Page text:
Duration by Region: Using the WV Division of Forestry’s regions, average acres per day was the lowest in Region 1 and the highest in Region 5. Both of these regions were significantly different (p<0.01) from most of the other regions. Regions 2, 3, 4, and 6 did not show a significant difference between each other. While there are differences in topography, timber types, and potentially types of treatments, there is not a clear reason why there is a such a difference between Region 1 and 5.

Duration by Silviculture Treatment: Each silviculture treatment type’s duration was significantly different (p<0.01). While more care and time are typically required to harvest in an uneven-aged treatment unit, the lower total volume of timber to be harvested per acre allows for faster acreage completion. Even-age treatments (clearcutting) take longer to harvest as there are typically more trees to remove per acre, which is confirmed in this analysis with lower acres/day completed.

Duration by Starting Season: Seasonal weather can impact the time required to harvest timber. Specifically wet weather can lead to poor soil conditions, where skidding and felling machines may not be able to work efficiently. Those operations starting in the summer months had a significantly higher (p<0.01) acres/day rate than those that were started in the winter months.

Duration by Timber Owner: If the timber being harvested is owned by a non-industrial forest landowner, the duration of the harvest will be significantly longer (p<0.01) than that of timber that is owned by a timber industry organization. This could be explained by the operational systems and personnel that the industry uses to improve efficiencies and that most non-industrial landowners have less experience and fewer available tools for managing efficient logging operations.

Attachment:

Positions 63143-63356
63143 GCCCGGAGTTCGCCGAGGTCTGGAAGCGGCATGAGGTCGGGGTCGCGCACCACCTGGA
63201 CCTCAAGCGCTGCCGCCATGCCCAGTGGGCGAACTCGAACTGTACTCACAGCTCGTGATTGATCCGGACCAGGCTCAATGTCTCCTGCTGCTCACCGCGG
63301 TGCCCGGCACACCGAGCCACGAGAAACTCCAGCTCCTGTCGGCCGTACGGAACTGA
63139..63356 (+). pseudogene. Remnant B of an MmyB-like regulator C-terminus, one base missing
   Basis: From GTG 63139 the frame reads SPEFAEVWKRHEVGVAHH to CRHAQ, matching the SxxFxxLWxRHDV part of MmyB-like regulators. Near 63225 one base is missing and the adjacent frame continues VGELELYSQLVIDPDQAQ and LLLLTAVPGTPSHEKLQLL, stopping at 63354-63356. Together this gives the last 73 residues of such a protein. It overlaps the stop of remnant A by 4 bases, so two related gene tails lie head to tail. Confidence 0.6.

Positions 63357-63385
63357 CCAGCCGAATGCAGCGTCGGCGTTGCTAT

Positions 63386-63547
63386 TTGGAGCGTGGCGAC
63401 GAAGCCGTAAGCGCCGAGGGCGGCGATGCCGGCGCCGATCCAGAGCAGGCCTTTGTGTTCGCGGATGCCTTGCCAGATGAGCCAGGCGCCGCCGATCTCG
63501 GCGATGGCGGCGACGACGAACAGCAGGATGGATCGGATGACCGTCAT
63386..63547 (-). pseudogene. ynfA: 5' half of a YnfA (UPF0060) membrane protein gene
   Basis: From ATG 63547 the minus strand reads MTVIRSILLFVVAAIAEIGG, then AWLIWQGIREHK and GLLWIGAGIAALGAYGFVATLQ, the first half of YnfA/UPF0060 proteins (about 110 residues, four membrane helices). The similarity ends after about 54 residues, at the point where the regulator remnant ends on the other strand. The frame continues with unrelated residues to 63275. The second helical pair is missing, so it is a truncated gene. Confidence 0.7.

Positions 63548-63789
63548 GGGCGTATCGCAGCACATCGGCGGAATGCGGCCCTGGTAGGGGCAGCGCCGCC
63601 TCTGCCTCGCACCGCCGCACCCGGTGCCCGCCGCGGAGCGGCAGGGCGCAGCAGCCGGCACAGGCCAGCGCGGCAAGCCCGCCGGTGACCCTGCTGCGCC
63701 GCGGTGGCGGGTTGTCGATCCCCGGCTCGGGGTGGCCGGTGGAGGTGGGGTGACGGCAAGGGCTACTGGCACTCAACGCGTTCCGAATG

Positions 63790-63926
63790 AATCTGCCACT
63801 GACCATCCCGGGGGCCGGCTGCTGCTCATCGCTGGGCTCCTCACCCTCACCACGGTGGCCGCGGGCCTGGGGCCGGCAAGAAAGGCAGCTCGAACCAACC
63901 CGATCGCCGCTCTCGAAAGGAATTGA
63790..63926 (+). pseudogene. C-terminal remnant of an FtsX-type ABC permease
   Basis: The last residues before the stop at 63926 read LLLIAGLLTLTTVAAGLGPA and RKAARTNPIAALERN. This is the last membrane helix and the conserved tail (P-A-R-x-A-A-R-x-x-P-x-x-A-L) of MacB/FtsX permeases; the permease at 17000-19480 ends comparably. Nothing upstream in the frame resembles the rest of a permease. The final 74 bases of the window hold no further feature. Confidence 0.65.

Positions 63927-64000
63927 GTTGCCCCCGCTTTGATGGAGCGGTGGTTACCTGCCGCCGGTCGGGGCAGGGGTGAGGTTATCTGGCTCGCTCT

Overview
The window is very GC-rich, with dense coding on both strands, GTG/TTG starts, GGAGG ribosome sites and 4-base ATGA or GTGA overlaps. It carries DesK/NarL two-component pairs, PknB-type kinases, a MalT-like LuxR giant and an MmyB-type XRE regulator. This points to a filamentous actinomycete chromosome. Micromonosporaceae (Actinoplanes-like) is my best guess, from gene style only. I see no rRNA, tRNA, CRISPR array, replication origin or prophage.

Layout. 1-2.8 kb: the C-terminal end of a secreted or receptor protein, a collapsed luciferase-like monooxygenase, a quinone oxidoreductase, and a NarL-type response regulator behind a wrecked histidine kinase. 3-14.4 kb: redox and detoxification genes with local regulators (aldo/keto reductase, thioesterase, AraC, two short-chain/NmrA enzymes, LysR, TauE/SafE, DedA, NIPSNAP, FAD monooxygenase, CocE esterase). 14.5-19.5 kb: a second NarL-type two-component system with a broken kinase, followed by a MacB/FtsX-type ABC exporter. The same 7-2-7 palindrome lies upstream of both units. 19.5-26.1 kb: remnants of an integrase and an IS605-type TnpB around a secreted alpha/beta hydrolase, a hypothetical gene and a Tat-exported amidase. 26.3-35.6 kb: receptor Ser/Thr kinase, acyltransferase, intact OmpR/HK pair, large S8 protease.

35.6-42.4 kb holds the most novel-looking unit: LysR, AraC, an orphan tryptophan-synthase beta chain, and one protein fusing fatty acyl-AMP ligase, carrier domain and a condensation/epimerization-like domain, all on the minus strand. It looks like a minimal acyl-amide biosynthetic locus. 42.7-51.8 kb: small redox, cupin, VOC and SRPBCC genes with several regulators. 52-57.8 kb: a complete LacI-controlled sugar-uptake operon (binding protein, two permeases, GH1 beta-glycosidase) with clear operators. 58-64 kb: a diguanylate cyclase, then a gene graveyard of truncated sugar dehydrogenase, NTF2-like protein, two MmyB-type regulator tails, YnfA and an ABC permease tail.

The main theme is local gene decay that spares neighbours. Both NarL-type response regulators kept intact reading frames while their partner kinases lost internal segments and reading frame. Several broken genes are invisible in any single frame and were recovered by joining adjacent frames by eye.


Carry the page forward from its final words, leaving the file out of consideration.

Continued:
So…how can we influence harvesting durations? There are entire research areas that look at improving productivity. The recommendations from these studies often suggest improvements to minimize downtime and improve operational efficiencies. Loggers who better utilize equipment and personnel, decrease costs, and focus harvesting during favorable weather seasons will see improvements to their average acres/day completed.

The data used for this analysis has some limitations that affect the results, like the lack of an estimate for harvested volume. Additionally, other topics are buried in these data and cannot be pulled out such as a potential lag between the actual finish date and end date on notification, dates used are inclusive of non-harvesting activities such as setup and reclamation, markets and quotas requiring shutdowns or slowdown, and finally weather, labor, or other delays where activities are shut down. This analysis is built on actual conditions and adjustments loggers make to adapt to real world conditions, while ensuring that wood is being delivered to mills, BMPs are implemented to protect soil and water, worker safety is maintained, and equipment is maintained for longevity.


This analysis of over 19,000 West Virginia logging operations provides a data-based estimate of the time required to harvest timber. These estimates assist landowners in predicting the duration of operations on their property and enable forest managers and logging contractors to benchmark their processes. By developing systems to enhance efficiency and profitability, the industry can increase the acres harvested daily. These potential improvements can also benefit local communities by reducing disruption to neighbors and minimizing noise and traffic. Overall, improving logging efficiencies contributes to a more sustainable and efficient timber industry.